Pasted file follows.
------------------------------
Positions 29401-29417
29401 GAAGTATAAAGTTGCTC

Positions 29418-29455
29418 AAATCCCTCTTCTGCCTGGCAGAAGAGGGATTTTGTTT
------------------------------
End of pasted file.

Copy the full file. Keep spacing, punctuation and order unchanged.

Positions 29401-29417
29401 GAAGTATAAAGTTGCTC

Positions 29418-29455
29418 AAATCCCTCTTCTGCCTGGCAGAAGAGGGATTTTGTTT